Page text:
Meteorite crater
Saarema was hit by several  meteorites 6000 years ago and here you can see the craters - which don't look like much nowadays. This night my spell of great campsites finally broke. When I reached my "target camping area" I realised in great horror that this was all swamp forest with no tracks getting off the main road. When I finally found one it was so destroyed by tractor tracks that I had to push my bike and was still shaken. Thunder was rumbling and I quickly wanted to find a campsite in the forest jungle which always involves crossing the ditch in swamp forest. It never really rained but I realised quickly that I had camped too close to the road. Each passing car sounded like a thunderstorm and woke me up, especially some idiots who performed a honking concert at 2.30 am for a reason that totally eludes me.

Causeway
Next day a major thunderstorm was forecasted and I decided therefore to stay in the bigger roads where I could always seek shelter in one of the fabulous bus shelters. I felt very sticky and wanted a quick clean up. Salty sea water just doesn't cut it but where else could I get a quick shower. Like on cue a cemetery appeared with a water pump. I filled a plastic bottle, sought shelter behind the cemetery wall and some bushes and had a quick and refreshing bottle shower. The thunderstorm never materialised and therefore I dared to enter the causeway between the islands of Saarema and Muhu. Still no thunderstorm. I continued on to the ferry that only took half an hour to take me back to the Estonian mainland.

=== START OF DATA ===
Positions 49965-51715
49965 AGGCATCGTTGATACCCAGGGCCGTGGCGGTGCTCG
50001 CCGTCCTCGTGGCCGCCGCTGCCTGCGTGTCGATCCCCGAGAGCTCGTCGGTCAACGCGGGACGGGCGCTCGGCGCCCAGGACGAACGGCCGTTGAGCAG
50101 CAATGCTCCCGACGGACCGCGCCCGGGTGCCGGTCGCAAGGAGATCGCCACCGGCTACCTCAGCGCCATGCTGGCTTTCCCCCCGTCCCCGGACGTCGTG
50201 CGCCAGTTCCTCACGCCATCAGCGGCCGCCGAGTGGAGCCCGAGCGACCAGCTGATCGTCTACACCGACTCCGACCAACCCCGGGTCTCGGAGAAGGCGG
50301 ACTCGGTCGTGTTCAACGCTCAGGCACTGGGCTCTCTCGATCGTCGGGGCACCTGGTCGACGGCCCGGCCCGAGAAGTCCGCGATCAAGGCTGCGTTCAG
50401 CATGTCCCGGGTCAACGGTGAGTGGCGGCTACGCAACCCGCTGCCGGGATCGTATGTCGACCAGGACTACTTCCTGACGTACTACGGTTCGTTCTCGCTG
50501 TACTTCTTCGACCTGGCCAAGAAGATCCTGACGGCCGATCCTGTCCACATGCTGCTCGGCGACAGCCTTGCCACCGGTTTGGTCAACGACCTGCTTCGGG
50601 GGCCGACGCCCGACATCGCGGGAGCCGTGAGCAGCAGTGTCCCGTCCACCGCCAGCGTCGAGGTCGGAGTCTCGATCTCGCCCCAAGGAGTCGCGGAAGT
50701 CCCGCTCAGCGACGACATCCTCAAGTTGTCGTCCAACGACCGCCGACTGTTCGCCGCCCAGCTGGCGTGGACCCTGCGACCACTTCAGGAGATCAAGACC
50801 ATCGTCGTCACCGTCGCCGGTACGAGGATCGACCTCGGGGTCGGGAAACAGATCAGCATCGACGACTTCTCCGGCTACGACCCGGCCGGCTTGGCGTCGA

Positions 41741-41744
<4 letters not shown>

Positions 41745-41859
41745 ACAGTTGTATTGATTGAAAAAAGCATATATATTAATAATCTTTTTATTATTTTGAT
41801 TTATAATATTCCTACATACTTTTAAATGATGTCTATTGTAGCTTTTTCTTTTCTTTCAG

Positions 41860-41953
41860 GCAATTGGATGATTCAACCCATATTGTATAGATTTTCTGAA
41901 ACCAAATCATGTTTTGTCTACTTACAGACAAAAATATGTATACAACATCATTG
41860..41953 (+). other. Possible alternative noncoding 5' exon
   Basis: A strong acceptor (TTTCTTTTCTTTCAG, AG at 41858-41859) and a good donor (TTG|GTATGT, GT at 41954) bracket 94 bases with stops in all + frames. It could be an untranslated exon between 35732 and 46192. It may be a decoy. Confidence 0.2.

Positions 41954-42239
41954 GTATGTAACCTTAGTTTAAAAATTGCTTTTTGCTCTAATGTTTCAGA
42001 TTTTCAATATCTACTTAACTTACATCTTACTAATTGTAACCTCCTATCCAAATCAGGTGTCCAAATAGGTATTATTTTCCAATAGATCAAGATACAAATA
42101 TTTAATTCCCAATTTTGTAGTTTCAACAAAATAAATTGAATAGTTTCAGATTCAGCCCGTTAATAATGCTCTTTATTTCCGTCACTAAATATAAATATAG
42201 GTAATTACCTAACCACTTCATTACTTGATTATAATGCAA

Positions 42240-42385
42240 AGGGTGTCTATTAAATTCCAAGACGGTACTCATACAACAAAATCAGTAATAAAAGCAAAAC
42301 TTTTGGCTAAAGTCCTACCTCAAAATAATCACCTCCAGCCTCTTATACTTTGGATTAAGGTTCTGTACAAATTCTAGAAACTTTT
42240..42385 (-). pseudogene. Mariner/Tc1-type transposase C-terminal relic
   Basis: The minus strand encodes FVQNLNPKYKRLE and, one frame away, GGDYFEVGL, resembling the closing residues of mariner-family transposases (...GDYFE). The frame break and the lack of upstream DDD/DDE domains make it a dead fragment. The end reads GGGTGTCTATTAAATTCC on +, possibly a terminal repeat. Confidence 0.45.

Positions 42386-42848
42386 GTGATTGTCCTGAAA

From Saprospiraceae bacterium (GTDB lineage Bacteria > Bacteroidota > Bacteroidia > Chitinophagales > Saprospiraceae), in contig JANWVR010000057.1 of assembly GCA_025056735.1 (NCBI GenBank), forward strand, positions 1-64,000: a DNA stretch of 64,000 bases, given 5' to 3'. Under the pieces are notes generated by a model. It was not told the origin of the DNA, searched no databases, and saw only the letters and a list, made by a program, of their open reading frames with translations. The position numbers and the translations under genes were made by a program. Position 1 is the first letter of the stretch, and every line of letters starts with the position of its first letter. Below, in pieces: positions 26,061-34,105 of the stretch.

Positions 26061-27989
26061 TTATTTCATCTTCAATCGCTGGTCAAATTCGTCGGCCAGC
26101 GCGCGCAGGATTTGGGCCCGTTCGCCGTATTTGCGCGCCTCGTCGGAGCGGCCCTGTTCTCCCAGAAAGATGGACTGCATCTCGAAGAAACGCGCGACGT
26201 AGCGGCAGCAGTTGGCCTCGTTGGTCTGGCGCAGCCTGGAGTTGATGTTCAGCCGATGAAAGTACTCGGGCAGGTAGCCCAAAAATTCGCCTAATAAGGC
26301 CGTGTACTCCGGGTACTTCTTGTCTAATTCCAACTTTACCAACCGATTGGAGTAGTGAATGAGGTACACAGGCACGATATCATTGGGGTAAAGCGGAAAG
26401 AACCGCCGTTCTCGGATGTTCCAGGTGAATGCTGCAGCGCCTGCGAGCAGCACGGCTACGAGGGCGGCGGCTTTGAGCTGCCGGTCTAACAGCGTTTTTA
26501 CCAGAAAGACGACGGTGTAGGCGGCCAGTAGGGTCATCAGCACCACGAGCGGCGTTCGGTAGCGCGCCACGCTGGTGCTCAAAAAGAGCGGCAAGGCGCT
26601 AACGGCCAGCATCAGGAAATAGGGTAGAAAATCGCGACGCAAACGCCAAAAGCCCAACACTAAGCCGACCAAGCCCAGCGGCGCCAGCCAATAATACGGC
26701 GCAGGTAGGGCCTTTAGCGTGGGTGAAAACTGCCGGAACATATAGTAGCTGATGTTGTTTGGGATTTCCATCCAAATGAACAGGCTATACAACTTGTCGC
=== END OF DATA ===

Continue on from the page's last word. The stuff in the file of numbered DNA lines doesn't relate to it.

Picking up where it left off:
Beach on Saarema
Hiiuma and Saarema have been real highlights of this trip. I can highly recommend this destination which is ideal for people with "normal" one or two week holidays. Get to Tallinn, cycle along the coast to Hiiuma, circle Hiiuma,.take ferry to Saarema, circle Saarema, take the ferry back to mainland via Muhu and return to Tallinn by bus or continue to Pärnu. You'll find quiet, flat and scenic roads, hardly any other tourists, fabulous sandy beaches, plenty of free RMK campsites and other wild camping opportunities, interesting wild life and plenty of nice little villages. There is also a free cycling guidebook about Western Estonia published by the Estonian tourist board printed on waterproof paper that covers the whole area and also gives tips for logistics and sightseeing.